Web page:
Every sport has to have an irresistible force that seems slightly less than a God but more than a man. Basketball has had Wilt Chamberlain, Michael Jordan, and Lebron James. Baseball has had Babe Ruth, Nolan Ryan, Pete Rose. NASCAR has had Richard Petty and Dale Earnhardt Sr. Now it has Jimmie Johnson, a driver who’s dominance over the past decade has him on the verge of having the “Greatest of All Time” tag pinned to his name in the story of stock car racing. From 2006 to 2010, Johnson won all five NASCAR Sprint Cup Series Championships, became the first racing driver to become the Associated Press Male Athlete of the Year (2009), and for the past two years in a row has topped Forbes.com’s Most Influential Athletes List.

Now in August of 2013 he sits comfortably at the head of Sprint Cup Series standings and seems poised to win a sixth championship in the fall. If he manages to get that sixth win he will move to just one championship behind Petty and Earnhardt for the most all-time.

How does this help NASCAR? Well aside from the fact that it’s fans may be witnessing the greatest driver of all-time in action, it gives casual people someone to root for and gives the die-hards someone to root against. NASCAR’s loyal fan base consists of the types of people that can relate to Petty and Earnhardt, guys who didn’t have their own jets, weren’t portrayed as princes in prestigious magazines, and were never about to filter what comes out of their mouth.


A lot of NASCAR fans nowadays think guys like Jimmie Johnson are too well-kept and spoiled. Many think Jimmie Johnson represents conformity to the mainstream and a sacrifice of the gritty, fearless, what-you-see-is-what-you-get personality stock car racing was built on. Stock car racing was started because of boot leggers rebelling against the law during prohibition. The combination of guts, personality, and controversy made stock car racing unique to anything else.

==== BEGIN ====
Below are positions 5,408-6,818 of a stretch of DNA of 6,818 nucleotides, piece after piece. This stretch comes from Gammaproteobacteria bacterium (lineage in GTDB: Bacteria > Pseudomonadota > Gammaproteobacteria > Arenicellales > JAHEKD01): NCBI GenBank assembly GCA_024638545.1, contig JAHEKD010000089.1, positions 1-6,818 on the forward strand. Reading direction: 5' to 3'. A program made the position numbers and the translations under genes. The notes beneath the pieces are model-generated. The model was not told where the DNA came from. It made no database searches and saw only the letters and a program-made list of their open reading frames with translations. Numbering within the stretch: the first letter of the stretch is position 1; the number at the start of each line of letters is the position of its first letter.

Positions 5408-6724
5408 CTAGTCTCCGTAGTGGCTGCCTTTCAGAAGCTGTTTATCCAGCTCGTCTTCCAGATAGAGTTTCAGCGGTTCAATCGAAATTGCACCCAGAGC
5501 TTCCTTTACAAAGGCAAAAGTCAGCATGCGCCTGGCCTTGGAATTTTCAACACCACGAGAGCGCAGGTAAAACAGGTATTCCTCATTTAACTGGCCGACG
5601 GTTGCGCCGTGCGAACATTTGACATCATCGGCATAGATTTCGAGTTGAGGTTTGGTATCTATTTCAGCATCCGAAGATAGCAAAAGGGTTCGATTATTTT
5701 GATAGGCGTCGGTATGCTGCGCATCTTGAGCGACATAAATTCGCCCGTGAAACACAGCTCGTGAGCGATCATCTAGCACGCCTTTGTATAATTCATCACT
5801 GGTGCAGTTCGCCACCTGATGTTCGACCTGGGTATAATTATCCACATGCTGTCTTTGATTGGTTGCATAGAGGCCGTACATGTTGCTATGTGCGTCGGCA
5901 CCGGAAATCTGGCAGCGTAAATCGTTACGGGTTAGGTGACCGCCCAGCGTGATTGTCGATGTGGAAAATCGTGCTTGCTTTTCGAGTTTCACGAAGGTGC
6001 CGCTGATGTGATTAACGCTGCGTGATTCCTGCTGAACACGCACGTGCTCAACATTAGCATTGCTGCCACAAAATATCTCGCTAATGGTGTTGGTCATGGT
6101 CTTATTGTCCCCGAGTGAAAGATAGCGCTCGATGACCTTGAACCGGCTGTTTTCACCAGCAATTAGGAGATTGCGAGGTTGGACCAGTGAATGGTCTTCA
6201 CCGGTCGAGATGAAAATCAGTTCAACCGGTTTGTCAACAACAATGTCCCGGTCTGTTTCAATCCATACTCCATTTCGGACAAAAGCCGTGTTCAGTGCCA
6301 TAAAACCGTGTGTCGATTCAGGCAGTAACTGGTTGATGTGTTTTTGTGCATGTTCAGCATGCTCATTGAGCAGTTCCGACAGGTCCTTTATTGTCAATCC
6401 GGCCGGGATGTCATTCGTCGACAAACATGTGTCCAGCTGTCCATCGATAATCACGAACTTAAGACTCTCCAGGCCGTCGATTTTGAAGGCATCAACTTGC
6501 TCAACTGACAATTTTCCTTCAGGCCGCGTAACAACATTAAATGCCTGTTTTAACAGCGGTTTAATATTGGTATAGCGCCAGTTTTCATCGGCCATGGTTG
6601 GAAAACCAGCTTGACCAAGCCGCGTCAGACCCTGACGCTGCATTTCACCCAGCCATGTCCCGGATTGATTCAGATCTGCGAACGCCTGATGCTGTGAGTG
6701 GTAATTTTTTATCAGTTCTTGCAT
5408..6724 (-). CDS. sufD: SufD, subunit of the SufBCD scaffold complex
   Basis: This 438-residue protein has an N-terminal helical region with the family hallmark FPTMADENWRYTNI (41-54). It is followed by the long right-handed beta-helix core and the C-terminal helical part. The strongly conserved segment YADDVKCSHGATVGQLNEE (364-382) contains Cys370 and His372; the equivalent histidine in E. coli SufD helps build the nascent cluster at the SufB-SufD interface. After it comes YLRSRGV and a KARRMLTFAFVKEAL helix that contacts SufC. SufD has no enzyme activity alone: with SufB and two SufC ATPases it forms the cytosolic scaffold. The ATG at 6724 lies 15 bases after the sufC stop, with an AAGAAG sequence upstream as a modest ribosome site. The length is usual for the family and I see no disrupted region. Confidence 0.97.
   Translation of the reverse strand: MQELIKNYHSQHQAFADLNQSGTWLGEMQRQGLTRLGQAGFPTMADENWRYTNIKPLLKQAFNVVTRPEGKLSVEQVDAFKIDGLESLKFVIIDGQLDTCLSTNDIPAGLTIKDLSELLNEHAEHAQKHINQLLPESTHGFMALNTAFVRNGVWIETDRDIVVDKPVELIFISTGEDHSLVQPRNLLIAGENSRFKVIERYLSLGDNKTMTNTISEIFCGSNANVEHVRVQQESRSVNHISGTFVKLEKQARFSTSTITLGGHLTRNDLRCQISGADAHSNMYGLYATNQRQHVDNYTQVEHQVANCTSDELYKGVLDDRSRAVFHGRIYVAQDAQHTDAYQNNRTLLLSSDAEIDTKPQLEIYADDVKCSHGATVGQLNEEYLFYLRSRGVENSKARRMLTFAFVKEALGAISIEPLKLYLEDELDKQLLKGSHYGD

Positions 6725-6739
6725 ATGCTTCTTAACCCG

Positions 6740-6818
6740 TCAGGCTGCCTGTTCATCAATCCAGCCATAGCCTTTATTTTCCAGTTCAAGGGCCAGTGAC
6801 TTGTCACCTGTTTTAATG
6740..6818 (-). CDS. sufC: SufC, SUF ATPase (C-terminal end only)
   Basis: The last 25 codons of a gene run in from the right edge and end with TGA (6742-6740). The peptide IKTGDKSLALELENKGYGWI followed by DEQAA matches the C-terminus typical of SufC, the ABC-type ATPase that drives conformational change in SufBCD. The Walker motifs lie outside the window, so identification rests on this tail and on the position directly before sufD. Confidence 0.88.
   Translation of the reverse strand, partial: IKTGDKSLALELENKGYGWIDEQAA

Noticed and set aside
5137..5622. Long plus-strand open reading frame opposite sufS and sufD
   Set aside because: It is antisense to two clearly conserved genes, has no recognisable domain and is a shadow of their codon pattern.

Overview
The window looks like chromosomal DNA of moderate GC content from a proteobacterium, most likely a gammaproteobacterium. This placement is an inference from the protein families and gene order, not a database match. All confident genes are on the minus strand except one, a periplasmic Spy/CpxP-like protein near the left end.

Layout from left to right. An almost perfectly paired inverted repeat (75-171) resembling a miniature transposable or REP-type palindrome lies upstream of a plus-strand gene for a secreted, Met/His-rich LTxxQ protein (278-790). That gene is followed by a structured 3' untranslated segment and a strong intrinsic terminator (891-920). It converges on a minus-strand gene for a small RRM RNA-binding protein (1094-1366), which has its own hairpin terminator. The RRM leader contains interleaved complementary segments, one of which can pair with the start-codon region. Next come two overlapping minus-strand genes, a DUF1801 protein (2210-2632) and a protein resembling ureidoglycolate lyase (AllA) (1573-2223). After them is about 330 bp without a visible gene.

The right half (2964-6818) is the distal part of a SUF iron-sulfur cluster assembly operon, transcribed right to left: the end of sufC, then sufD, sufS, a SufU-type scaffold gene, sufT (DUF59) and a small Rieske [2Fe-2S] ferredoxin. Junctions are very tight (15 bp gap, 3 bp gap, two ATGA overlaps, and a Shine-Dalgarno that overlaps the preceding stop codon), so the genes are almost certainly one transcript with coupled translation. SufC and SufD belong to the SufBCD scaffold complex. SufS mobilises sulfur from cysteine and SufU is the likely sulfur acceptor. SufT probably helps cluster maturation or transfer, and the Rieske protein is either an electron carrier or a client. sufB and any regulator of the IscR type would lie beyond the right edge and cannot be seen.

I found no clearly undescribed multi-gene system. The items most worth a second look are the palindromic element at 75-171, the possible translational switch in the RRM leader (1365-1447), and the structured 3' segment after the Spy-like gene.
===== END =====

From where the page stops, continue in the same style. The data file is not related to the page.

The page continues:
Jimmie Johnson is everything the executives of NASCAR want him to be. He’s well behaved, talented, clean cut, and never controversial. He’s like the New York Yankess accept without the controversy in the clubhouse. That’s one other reason race fans love to hate Johnson. His crew and his cars are undeniably the best in the business. He is constantly surrounded by a great supporting cast which always put him in position to win.

On the other hand, Jimmie serves as a superstar name for casuals to recognize and associate with NASCAR. He’s a larger-than-life link to newer fans who might not fit the die-hards choice of companion in the stands, but seem to find someone to root for and garner their interest in something they know little about. Johnson’s media coverage portrays him more and more like a word-class athlete worthy of the world’s attention. His continued success will only add to it and make non racing fans think that maybe he is someone worth watching in action, thereby turning them on to NASCAR.

Johnson is right at the gateway to greatness where the hardcore fans root for him to fall short of their heroes or become one. With the casuals he is on the verge of becoming something so extraordinary you can’t help but want to witness it. Johnson’s dominance might annoy some of the other driver’s fans or the older die-hards who want a Cowboy type like Richard Petty to come in and knock the pretty boy off his high horse but one thing is certain. The entire world of NASCAR and a healthy amount of people currently outside the world of NASCAR will tune in to see Johnson race for a record breaking eight if it ever comes to that. Even those indifferent to a certain kind of talent can’t look away from someone who could be the “Greatest of All Time”.

Wriiten by Jack Payton. Payton is a lifelong NASCAR fan who loves writing about the latest trends in the automotive world. He writes for TiresEasy, a leading supplier in quality tires for all automobiles.